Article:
As a kid, Sarah McBride dreamed of running for office so she could help people in her community. When her friends asked for bicycles for Christmas, Sarah asked for a podium. Her friends and family encouraged her to follow this path, but there was one problem: they saw Sarah as a boy, and Sarah knew she was a girl. Every night, she’d replay the day in her head, watching how it would have played out if she was able to live as the girl she knew herself to be.

In college, she finally came out as Sarah, and in 2020 she won her election to become a Delaware State Senator, making her the highest-ranking trans political official in the country and a hero to kids everywhere who want to live their dreams and be themselves!

The Fresh Voices series is in coordination with the RHCB DEI Book Club Committee.

Fresh Voices: Q&A with Misa Sugiura

A thrilling fantasy series about a twelve-year-old girl who sets out to save her Shinto goddess mother—and the world—by facing down demons intent on bringing chaos.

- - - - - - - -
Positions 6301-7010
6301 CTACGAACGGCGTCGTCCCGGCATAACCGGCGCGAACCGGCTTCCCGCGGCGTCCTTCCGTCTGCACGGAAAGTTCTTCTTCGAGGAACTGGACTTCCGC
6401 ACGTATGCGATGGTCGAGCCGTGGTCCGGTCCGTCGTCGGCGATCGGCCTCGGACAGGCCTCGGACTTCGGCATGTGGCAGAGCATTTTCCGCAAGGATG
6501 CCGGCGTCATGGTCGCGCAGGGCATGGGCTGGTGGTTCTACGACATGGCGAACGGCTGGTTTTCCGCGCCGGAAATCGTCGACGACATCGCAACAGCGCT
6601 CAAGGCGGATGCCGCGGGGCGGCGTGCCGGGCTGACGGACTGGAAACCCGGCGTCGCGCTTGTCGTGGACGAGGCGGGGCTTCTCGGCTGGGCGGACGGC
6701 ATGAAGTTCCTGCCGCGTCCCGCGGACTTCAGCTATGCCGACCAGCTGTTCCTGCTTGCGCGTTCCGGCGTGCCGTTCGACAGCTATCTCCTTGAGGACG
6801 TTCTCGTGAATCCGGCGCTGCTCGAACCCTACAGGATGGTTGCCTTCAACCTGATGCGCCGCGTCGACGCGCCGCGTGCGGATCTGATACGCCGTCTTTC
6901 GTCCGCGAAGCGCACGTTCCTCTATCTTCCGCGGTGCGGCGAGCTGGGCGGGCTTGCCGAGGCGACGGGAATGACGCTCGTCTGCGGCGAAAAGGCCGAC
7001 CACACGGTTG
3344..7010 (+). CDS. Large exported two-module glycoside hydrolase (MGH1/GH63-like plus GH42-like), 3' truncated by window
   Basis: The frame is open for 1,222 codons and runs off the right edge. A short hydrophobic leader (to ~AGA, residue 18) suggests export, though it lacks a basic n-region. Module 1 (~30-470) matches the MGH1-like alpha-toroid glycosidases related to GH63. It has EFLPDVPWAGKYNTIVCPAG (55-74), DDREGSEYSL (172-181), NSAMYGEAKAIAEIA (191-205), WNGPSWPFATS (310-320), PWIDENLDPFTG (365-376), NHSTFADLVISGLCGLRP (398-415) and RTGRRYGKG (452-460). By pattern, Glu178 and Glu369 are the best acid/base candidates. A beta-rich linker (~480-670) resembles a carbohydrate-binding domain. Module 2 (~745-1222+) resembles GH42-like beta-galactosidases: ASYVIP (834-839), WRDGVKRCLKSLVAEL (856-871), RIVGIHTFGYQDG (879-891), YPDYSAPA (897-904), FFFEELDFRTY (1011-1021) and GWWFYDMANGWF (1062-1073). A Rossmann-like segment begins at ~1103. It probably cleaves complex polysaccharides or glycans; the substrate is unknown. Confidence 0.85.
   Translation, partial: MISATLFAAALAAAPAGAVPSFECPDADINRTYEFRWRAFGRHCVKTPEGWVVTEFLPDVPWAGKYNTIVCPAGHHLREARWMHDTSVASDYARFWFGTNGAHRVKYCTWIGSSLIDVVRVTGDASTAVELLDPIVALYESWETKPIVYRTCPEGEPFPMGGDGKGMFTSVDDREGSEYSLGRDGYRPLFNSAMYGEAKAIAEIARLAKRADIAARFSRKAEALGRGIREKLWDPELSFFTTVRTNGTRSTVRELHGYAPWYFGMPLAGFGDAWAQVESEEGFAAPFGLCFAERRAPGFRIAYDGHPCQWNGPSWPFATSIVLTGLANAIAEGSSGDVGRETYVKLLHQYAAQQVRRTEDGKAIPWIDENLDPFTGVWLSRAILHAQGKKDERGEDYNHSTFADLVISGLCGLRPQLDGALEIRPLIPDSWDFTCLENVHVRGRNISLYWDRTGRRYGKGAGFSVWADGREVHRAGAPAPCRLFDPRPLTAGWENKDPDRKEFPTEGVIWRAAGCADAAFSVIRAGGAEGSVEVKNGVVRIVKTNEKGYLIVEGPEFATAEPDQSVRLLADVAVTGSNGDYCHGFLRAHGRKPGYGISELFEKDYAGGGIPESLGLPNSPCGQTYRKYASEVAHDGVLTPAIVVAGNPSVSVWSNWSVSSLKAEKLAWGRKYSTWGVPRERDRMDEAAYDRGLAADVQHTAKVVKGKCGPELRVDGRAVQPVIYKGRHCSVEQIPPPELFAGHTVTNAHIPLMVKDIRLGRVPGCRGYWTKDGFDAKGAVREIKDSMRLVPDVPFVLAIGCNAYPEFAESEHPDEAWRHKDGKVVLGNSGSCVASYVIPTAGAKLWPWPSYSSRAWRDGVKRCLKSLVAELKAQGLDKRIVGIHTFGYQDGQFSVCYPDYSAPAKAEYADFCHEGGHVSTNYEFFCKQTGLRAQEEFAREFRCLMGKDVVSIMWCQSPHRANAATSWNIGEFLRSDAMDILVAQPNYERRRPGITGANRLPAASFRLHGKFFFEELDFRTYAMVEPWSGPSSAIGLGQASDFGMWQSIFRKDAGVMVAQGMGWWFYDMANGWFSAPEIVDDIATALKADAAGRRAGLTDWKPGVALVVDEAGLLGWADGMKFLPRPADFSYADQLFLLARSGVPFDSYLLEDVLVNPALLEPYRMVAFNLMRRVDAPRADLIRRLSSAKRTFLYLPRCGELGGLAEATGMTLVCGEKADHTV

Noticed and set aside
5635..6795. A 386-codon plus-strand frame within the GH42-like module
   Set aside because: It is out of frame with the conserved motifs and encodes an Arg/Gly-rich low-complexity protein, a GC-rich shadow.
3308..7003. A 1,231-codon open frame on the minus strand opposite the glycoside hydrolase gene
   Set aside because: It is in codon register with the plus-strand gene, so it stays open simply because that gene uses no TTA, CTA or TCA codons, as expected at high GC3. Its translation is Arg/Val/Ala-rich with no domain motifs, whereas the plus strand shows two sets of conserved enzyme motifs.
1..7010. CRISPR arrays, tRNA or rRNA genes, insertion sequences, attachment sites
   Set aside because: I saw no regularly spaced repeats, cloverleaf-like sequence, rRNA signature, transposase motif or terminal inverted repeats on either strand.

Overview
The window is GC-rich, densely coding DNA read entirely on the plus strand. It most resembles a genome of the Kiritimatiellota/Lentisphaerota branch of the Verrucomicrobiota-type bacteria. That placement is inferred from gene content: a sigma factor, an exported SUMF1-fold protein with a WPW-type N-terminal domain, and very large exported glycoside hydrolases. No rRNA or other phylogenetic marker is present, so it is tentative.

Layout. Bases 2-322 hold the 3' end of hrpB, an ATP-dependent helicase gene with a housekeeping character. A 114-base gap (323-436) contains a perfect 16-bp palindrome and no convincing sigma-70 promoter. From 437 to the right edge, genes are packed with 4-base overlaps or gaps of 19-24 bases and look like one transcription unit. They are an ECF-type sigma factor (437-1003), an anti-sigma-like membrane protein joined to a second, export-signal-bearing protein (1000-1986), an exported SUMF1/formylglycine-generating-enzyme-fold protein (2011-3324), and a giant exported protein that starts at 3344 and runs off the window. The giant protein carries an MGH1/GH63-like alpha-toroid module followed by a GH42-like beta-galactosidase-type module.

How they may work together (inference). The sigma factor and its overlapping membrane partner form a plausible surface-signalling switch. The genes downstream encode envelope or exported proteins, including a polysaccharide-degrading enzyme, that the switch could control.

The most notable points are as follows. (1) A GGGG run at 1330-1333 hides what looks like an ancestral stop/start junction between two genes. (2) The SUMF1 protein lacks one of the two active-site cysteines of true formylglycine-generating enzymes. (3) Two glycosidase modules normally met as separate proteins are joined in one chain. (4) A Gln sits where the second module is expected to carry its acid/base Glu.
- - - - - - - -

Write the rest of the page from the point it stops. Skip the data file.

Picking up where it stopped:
What inspired you to write Momo Arashima Steals the Sword of the Wind

My first son was in elementary school during the publication of the Percy Jackson series. He was a voracious reader, and I often wished for a Percy Jackson-like book that would give him a connection to Japanese legends and religions. The specific legend I had in mind was a quasi-historic sea battle in which the three most sacred items in Japanese religious tradition were lost, and the drowned samurai from the losing side turned into crabs whose shells were etched with the angry faces of their former human selves. It took nearly fifteen years until I felt ready to write that story. 

What was the most difficult part about writing the book? What part was the easiest?